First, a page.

2 8952 TSENG et al: LOW ACCURACY OF CHROMOGRANIN A FOR DIAGNOSING EARLY-STAGE PNETs Materials and methods Study design and population. The study protocol was approved by the Institutional Review Board of National Taiwan University Hospital (Taipei, Taiwan). Written informed consent for participation in the study was obtained from all participants. From August 2010 to April 2014, 35 patients with PNETs according to tissue based diagnosis were prospectively enrolled consecutively. The age, gender, clinical presentation and plasma CgA level were recorded prior to tissue based diagnosis Patients presenting with symptoms suggestive of excessive hormone production were considered to have functional PNETs, and the other patients were considered to have non functional tumors. Endoscopic ultrasound guided fine needle aspiration (EUS FNA) cell blocks or surgical specimens were used for a definite diagnosis. The tissue coagulum clot method was adapted for cell block preparation (15). The steps included fixation by transferring tissue coagulum clot strips into the 10% formalin solution at room temperature for between 10 and 24 h, subsequent centrifugation, and final transfer of the pellet for paraffin embedding as a cell block. Each cell clock was examined via hematoxylin and eosin staining and immunohistochemical staining with antibodies against CgA and synaptophysin, as previously described (16). Histopathological characteristics, including tumor location, size, grade, Tumor Node Metastasis (TNM) status and tissue CgA immunoreactivity were also recorded. Tumor grade was classified according to the recommendations of the World Health Organization (WHO) (17). TNM status was based on the 7th edition of the American Joint Commission on Cancer Staging System (18). Inclusion criteria included patients aged 20 years old with tissue based diagnosis of PNETs consecutively within the study period. Participants were recruited on a rolling basis as and when they were identified using tissue based diagnosis. Exclusion criteria included end stage renal disease, liver failure and the presence of any other malignancies. Serial CgA measurement and imaging studies were used to evaluate treatment response. Response Evaluation Criteria In Solid Tumors (RECIST) (19) was used to evaluate the treatment response of the image studies. Measurement of plasma CgA. Blood samples were obtained following overnight fasting and collected prior to definite tissue based diagnosis either by EUS FNA or by surgical resection. The plasma CgA level was measured with a commercial kit (Chromoa R assay; CIS Bio International S.A., Saclay, France; cat. no. CGA ELISA), according to the manufacturer's protocol. The recommended cutoff value was set at 94 U/l, according to a previous study (9). Statistical analysis. Comparison of values from independent groups was performed using a Mann Whitney test. Pearson's χ 2 test was used to measure the strength of the association between pairs of variables without specifying dependencies. To determine whether CgA level was an independent predictor of metastasis, hazard ratios were calculated using the Cox proportional hazards model. The sensitivity and specificity of CgA level to discriminate metastatic from localized PNETs were analyzed using the receiver operating characteristic (ROC) curve, and the optimal cutoff value was determined. Kendall's τ correlation test was applied to estimate the correlation between change of CgA level and treatment response by RECIST. Data were analyzed with SPSS version 17.0 (SPSS Inc., Chicago, IL, USA). P<0.05 was considered to indicate a statistically significant difference. Results Clinical characteristics of enrolled patients. Among the 35 patients with PNET, there were 18 males and 17 females. The mean age of these patients was 53.0 (range, 31 80) years. A total of 29 patients received surgical resection only, and 1 patient received surgical resection and additional targeted therapy. A total of 4 patients received systemic antitumor therapies, including target therapy and cytotoxic chemotherapy, and 1 patient received best supportive care. The CgA levels among patients with PNET with different clinicopathological characteristics were compared (Table I). There was no association between sex and CgA value. The patients usually presented asymptomatically, and those PNETs were identified incidentally by health examination (21/35, 60%). The majority of these tumors were well differentiated (G1; 22/35, 63%) and localized tumors (27/35, 77%). Among patients with the localized disease, the majority of the tumors were >2 cm in diameter (16/27, 59%). The majority of the tumors were located in single areas of the pancreatic body or tail where they were more easily detected by routine abdominal sonography, with the exception of 3 cases of multiple endocrine neoplasia type 1 (MEN 1), which presented with multiple tumors from the pancreatic head to tail. The majority of the patients with PNETs were immunoreactive to tissue CgA. Univariate analysis of CgA levels based on the clinicopathological variables demonstrated that plasma CgA levels were significantly higher in patients with larger tumor size (size >2 cm vs. size 2 cm: vs U/l, P=0.03; Fig. 1A), distant metastasis (metastasis vs. non metastasis: vs U/l, P=0.02; Fig. 1B) and advanced pathological stage (stage II/III/IV vs. stage I: vs U/l, P=0.03; Fig. 1C). CgA level did not differ in terms of sex, age, clinical symptoms, proton pump inhibitor use, MEN 1 presence, tumor location, tumor grade or tissue CgA immunoreactivity. Diagnostic value of CgA. Table II summarizes the sensitivities of plasma CgA levels of PNETs under the different cutoff values suggested by previous studies (8,12,16). When the cutoff value was 94 U/l, the overall sensitivity of plasma CgA was only 42.9%. Subgroup analysis indicated that the sensitivity of plasma CgA for patients with metastatic tumors was 87.5%, while the sensitivity for patients with localized tumors was 29.6%. On evaluation under different cutoff values, all the sensitivities for the patient with localized PNETs were poor (74 U/l, 40.7%; 65.7 U/l, 51.9%). CgA as a predictor of metastasis. Table III summarizes the univariate and multivariate analyses of predictors of metastasis. Larger tumor size (P=0.019), WHO grade 2 or 3 (P=0.006) and higher plasma CgA level ( 94 U/l; P=0.014) were associated with a higher risk of metastasis according to the univariate analysis. Multivariate analysis of significant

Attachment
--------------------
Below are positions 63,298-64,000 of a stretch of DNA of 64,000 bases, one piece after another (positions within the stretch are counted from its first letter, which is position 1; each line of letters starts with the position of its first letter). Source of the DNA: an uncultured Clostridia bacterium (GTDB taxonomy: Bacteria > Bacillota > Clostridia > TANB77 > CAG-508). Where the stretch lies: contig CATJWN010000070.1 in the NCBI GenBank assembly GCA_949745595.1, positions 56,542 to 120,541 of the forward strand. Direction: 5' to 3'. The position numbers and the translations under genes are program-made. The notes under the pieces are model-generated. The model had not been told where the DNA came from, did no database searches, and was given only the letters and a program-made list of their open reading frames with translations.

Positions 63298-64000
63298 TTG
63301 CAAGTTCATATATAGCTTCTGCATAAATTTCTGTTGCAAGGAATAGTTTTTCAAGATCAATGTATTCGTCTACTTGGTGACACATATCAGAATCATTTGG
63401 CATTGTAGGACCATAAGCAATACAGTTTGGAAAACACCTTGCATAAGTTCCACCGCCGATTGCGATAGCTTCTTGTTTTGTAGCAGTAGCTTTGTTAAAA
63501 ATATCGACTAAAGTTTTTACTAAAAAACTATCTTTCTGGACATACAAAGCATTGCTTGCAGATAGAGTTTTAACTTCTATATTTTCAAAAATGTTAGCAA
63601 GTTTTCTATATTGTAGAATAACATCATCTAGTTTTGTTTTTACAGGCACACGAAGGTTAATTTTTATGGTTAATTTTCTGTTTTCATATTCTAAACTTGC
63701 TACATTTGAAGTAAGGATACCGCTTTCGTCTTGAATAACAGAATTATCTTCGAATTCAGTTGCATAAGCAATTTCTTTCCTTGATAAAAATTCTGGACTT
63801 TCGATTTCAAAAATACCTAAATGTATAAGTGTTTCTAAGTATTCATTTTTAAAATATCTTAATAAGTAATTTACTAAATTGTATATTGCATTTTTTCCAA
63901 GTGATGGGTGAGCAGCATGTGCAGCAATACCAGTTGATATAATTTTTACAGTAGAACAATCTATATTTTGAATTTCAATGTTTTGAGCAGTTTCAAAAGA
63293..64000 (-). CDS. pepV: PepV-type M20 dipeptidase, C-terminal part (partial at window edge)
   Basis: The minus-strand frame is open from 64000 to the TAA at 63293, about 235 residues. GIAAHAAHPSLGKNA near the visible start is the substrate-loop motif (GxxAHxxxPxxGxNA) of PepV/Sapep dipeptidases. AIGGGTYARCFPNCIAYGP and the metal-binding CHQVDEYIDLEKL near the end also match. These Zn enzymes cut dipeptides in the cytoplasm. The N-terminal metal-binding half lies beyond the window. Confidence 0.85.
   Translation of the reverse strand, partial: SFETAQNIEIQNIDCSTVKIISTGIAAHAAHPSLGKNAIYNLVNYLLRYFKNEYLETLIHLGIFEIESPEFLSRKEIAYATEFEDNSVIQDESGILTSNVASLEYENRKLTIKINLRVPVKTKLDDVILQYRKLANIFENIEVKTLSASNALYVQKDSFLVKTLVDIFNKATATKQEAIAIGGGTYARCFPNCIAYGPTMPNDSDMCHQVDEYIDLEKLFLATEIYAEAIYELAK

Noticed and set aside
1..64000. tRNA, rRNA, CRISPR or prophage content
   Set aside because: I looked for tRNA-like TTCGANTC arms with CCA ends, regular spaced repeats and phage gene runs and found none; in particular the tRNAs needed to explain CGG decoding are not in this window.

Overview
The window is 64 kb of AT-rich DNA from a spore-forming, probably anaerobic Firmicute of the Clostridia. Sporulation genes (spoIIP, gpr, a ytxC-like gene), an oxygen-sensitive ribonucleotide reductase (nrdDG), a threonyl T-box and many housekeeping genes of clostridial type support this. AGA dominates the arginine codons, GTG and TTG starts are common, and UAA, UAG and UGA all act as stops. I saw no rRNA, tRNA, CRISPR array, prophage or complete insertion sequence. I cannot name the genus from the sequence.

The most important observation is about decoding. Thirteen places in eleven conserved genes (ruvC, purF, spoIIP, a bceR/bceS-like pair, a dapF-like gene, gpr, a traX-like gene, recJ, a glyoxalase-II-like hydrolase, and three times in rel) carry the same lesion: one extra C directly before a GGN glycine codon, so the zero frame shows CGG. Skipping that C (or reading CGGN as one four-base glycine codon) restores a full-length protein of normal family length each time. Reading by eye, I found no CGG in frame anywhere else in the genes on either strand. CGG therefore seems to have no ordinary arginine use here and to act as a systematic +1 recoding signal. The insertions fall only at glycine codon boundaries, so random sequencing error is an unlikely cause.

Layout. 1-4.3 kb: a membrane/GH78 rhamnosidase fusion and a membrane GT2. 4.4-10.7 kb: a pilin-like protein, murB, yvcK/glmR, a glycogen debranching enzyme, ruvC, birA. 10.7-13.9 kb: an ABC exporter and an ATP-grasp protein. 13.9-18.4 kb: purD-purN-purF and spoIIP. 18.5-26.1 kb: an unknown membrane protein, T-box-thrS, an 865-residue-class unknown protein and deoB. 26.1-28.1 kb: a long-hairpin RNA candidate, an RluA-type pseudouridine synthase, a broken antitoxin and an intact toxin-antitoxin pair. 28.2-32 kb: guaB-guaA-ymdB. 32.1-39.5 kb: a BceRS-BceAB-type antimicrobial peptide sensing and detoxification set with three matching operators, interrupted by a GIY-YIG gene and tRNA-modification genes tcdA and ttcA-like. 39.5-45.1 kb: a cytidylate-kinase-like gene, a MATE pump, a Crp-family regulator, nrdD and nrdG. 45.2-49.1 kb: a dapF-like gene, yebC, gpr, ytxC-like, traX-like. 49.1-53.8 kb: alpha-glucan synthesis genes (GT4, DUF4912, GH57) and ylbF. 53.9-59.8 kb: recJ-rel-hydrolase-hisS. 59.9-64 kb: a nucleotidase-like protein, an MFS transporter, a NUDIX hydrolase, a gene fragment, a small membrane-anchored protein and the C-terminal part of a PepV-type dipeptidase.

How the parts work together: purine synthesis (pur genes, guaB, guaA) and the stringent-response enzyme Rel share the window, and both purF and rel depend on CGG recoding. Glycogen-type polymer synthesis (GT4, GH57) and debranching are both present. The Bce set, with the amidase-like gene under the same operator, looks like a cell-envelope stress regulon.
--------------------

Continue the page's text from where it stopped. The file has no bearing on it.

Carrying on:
3 ONCOLOGY LETTERS 15: , Table I. Plasma CgA levels in patients with PNETs. Variables n Median CgA level (range), U/l P value Sex 0.22 Female ( ) Male ( ) Age, years 0.26 < ( ) ( ) Clinical symptoms 0.71 Absent ( ) Present ( ) Proton pump inhibitor 0.39 Absent ( ) Present ( ) MEN Absent ( ) Present ( ) Pancreatic location a 0.62 Body + tail ( ) Head + neck ( ) Size, cm ( ) > ( ) Metastasis 0.02 Absent ( ) Present ( ) Pathological stage 0.03 I ( ) II+III+IV ( ) WHO grade 0.59 G ( ) G2+G ( ) Tissue CgA 0.20 Negative ( ) Positive ( ) a A total of 3 MEN 1 cases were excluded due to multiple locations. PNET, pancreatic neuroendocrine tumor; CgA, chromogranin A; MEN 1, multiple endocrine neoplasia type 1; WHO, World Health Organization. factors indicated that only higher plasma CgA level was significantly associated with a higher risk of metastasis (P=0.045). To distinguish between patients with localized disease or metastasis, a ROC curve analysis was applied (Fig. 2). When the cutoff value was 94 U/l, the sensitivity and specificity were 87.5 and 70.4%, respectively. Using 126 U/l as the optimal cutoff value, the sensitivity and specificity were 87.5 and 81.5%, respectively. Correlation between plasma CgA change and treatment response. A total of 29 out of 35 patients underwent serial CgA measurement and imaging studies prior and subsequent to treatment (6 patients did not receive serial CgA measurement as they were lost to follow up). A total of 13 patients exhibited high baseline plasma CgA levels ( 94 U/l) and 16 patients exhibited low baseline levels (<94 U/l). Among the patients with high baseline CgA levels, 7 patients achieved a complete response and 3 patients demonstrated a partial response. A total of 3 patients exhibited progressive disease. Serial plasma CgA change was correlated with treatment response. A decrease of 30% in CgA levels was observed in patients with complete and partial responses (P=0.025; Fig. 3A). Among the patients with low baseline CgA levels, 15 patients achieved complete response and 1 patient exhibited progressive disease. However, serial CgA level was not correlated with treatment response in this patient group (P=0.587; Fig. 3B).